Can licensed anglers fish more rods from a public pier?
Question: I know people without fishing licenses are allowed to fish from public piers with a limit of no more than two rods. But what if I have a valid fishing license and ocean enhancement stamp and still fish on public piers? Since Fish and Wildlife regs allow licensed anglers to fish in ocean waters with an unlimited number of rods, am I allowed to fish with more than two poles while fishing in ocean waters from a pier? (Frank R.)

Answer: No. If a licensed angler is not fishing from a public pier or jetty and not fishing for a species with rod limits (e.g. rockfish, lingcod or salmon), then more than two rods may be used. On public piers though, no person may use more than two rods and lines, two hand lines, or two nets, traps or other appliances used to take crabs (CCR Title 14, section 28.65(b)), regardless of whether they have a fishing license.


Giving pheasants away to other hunters to keep hunting?
Question: While hunting pheasants, once I shoot my limit, can I give one of my birds to another hunter in the group and continue hunting? (Jerry)

Answer: No. Once you reach your bag limit you are finished hunting for the day. You can give your birds away to other hunters but that does not then allow you to continue hunting that day.


Lobster hunting with bait cages while scuba diving?
Question: Can we use bait cages (like what’s used for hoop netting) while scuba diving for lobster? I want to fill a couple of bait cages with bait and put a float on them with a light stick, set them next to a reef, and then come back and check it for lobster feeding off of it. I don’t see it being illegal since there are no hoop nets involved, or traps and no tickle sticks being used. We’re still catching them by hand. (Anonymous)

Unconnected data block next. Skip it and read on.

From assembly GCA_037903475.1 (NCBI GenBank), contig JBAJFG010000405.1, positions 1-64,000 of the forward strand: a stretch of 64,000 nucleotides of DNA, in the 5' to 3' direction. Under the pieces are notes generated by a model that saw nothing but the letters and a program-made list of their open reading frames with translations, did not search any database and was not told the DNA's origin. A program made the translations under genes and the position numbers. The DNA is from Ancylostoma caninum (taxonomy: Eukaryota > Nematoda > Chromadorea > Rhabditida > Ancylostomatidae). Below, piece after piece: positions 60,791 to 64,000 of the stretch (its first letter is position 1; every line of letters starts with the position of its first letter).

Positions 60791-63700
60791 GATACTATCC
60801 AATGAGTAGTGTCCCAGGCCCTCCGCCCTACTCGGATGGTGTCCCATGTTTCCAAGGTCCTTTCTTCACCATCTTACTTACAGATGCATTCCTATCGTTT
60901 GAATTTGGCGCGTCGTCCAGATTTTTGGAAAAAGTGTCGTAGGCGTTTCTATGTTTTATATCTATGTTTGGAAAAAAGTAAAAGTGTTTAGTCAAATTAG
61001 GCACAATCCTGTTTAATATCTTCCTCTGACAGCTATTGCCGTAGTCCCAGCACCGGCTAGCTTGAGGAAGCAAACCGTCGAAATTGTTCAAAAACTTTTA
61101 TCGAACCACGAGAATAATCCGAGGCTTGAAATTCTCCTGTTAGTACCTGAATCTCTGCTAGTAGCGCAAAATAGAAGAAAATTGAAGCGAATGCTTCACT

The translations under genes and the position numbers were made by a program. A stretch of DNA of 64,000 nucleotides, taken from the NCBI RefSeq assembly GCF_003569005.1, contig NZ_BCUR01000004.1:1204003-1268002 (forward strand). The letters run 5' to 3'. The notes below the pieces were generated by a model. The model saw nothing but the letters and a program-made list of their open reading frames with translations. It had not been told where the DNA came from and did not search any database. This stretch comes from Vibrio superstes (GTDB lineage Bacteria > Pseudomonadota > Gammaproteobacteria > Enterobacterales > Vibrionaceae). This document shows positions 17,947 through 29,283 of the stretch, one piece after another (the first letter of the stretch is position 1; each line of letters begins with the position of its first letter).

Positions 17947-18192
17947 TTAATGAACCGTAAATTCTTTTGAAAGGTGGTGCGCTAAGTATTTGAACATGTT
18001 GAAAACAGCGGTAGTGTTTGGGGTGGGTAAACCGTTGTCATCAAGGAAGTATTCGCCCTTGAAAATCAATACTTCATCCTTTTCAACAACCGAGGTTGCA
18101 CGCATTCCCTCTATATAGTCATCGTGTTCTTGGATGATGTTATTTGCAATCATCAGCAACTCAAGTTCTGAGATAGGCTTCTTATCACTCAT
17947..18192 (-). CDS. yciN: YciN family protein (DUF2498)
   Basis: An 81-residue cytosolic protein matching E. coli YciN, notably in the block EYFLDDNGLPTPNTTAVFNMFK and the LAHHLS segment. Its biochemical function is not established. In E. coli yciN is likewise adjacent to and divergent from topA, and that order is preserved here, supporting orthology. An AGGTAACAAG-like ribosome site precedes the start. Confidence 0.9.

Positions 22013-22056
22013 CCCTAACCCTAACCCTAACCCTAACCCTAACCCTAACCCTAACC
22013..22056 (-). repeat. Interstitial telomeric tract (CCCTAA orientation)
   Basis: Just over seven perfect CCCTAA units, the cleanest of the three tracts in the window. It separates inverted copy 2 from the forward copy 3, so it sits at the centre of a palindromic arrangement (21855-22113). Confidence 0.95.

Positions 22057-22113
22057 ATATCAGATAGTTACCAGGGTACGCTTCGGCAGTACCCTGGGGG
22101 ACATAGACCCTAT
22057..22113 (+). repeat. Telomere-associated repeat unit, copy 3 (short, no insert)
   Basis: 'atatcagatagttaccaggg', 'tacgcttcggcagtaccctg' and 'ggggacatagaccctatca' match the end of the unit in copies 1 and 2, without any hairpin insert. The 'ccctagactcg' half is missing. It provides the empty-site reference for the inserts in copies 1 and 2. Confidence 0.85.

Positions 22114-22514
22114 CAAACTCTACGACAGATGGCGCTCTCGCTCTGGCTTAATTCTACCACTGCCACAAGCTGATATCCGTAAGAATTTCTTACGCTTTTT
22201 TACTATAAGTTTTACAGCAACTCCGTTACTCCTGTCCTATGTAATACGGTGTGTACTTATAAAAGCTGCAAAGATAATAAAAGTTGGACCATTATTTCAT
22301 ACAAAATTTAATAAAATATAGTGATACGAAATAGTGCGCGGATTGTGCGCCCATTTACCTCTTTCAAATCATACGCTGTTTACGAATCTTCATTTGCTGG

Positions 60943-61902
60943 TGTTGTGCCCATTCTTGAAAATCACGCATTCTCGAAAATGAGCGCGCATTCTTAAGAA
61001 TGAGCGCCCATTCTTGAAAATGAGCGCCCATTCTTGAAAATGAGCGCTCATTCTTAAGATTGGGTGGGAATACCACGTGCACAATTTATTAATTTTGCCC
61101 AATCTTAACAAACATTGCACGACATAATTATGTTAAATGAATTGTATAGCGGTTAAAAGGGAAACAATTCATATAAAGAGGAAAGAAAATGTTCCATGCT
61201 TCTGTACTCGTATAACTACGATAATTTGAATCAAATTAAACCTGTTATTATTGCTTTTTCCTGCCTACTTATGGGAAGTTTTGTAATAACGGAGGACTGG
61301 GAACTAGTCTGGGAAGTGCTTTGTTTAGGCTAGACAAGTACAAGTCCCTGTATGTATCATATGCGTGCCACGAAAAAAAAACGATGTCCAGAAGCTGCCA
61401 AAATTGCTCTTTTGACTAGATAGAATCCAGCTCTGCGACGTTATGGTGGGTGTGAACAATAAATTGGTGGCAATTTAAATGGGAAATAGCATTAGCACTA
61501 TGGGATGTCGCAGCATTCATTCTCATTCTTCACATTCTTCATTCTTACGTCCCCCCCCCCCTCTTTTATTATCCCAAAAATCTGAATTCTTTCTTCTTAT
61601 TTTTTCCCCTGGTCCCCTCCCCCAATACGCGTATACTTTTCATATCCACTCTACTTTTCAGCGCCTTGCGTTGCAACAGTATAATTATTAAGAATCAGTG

Answer: Well, you should keep catching them by hand and not use these bait cages. When diving for crustaceans, the law says they may only be taken by hand, so the literal interpretation would say any other method for a diver is illegal (CCR Title 14, section 29.80(a)(1)). The bait cage is an appliance and is prohibited. The regulation reads: “Nets, traps or other applicances may not be used …” (CCR Title 14, section 29.80(a)(2)).


Hunting upland birds and waterfowl at the same time?
Question: If I’m in the field upland bird hunting and a flock of ducks/geese fly overhead, am I allowed to shoot those birds, too? (Robert G.)

Answer: Yes, but only if the season for waterfowl is open in the area, if you have the required state and federal waterfowl stamps affixed to your license, AND you only have steel or other non-toxic shot in your possession.

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Carrie Wilson is a marine environmental scientist with the California Department of Fish and Wildlife. While she cannot personally answer everyone’s questions, she will select a few to answer each week in this column. Please contact her at CalOutdoors@wildlife.ca.gov.